The round began with the gray clouds parting to reveal a bit of sunshine, and it lasted long enough to see Allred birdie the par-5 5th hole with a downhill birdie putt. He gave one back on eight, a par-3 where he hit two inches behind the ball off the tee, chunking it short of the green and making bogey when he failed to go up and down. That returned him to -1 for the day, and a par on the ninth meant he’d have to do all his damage on the back. The first critical came on the tenth hole, a 507-yard par-5 that doglegs slightly left and forces the golfer to choose between laying up or going over a small creek guarding the hole. When Allred’s drive came to rest in the right rough, he made the ambitious choice to go for the green, knowing he had to light up the scorecard to have a chance. He took out a long iron, stared down the green, and took a hard swing, but the contact was poor and the ball came out low and thin. He watched it track toward the stone wall where the creek ended, and he watched the splash when it landed short.

If it wasn’t do-or-die, it was close, and even a terrific par save from the drop zone couldn’t make up for the stroke he lost on what should have been a birdie hole. He recovered to make birdies on 11 and 13, moving to -3 on the day and two shots off what seemed like the number needed to make a playoff. Pars on 14 and 15 led him to the par-3 16th, a long 194-yard monster. The rain had been coming in spurts for several holes, making small, vanishing circles in the ponds before stopping completely, as though the sky had arrived at a good idea but hesitated at the last minute, hesitating at some unknown obstacle, only to return moments later, determined to arrive at a proper solution by fits and starts.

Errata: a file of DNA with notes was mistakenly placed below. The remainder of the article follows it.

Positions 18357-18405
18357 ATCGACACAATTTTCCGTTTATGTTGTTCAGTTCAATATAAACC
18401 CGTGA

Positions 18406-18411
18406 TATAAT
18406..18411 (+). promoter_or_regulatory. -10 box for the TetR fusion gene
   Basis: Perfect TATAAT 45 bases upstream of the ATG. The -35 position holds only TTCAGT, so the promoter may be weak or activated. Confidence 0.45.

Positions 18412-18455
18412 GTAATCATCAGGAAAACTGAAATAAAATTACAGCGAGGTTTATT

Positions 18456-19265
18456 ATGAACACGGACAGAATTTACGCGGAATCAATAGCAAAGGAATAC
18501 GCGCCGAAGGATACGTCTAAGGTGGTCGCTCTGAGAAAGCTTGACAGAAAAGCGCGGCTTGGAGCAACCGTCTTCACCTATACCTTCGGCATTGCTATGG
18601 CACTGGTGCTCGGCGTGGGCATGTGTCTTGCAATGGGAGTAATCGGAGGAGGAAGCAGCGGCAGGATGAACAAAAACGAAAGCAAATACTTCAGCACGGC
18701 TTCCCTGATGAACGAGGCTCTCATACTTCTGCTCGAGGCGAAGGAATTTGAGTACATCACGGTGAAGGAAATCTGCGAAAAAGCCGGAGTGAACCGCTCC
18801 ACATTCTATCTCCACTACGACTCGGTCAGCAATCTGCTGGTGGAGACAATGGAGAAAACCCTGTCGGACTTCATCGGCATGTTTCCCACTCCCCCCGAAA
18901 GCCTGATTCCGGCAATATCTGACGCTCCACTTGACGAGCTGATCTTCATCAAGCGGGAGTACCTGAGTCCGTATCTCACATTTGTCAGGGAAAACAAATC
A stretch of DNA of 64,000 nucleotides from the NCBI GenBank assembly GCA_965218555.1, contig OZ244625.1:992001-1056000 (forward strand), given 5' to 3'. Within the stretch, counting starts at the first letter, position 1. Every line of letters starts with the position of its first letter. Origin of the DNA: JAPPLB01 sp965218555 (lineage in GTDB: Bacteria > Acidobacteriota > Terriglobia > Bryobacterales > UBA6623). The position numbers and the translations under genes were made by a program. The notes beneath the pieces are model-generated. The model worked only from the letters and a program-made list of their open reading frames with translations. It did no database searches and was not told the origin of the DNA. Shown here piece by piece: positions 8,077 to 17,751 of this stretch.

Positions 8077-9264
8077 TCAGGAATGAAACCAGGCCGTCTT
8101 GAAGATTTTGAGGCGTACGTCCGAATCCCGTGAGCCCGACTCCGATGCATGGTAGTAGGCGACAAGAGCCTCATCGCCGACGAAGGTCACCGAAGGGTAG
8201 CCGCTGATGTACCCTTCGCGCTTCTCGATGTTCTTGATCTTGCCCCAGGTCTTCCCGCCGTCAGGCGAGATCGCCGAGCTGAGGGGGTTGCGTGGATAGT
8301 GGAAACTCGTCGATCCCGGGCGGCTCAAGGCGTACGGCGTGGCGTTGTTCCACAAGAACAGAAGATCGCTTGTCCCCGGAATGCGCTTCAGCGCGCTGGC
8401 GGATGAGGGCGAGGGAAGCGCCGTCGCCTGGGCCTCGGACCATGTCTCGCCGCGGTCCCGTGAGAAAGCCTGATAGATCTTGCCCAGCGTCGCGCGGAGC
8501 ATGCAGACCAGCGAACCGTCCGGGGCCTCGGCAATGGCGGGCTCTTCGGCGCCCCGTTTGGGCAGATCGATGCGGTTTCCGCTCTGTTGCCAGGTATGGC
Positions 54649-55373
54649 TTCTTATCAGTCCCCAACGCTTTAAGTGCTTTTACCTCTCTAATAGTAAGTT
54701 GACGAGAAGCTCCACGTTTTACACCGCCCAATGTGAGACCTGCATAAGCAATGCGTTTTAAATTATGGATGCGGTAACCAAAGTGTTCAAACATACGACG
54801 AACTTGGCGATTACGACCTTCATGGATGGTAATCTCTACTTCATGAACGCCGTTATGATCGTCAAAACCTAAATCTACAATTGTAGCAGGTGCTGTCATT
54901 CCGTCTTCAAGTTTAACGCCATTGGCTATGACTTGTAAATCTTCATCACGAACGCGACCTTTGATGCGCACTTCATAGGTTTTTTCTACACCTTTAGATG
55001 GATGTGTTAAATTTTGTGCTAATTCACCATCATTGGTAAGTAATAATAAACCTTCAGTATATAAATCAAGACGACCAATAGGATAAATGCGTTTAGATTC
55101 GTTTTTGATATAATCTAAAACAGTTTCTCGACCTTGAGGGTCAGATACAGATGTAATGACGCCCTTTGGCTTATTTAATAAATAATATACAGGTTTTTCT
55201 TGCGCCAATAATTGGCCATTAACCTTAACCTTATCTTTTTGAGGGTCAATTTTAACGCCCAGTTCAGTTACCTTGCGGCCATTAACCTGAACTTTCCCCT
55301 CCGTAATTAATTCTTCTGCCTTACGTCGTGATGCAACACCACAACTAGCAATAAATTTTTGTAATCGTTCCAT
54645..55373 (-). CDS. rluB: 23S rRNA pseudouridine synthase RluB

Now, on the 16th tee, a driving crosswind brought the rain in earnest, bringing out umbrellas and forcing spectators into the protection of the woods. It cleared up briefly for Allred to hit his tee shot, but the ball faded right again, short of the green. For the first time all day, he reacted angrily, taking a half backhand swing at the tee marker; ordinary for any other player, but surprising coming from the gentle Allred. His pitch up left him about 10 feet for par, and finally, in that moment, the sky opened up in angry torrents. Play never stopped, and Allred swung his putter in the heavy downpour. The ball tracked, and tracked, and missed. Back to -2, with just two holes left, and now even desperate calculations became hopeless.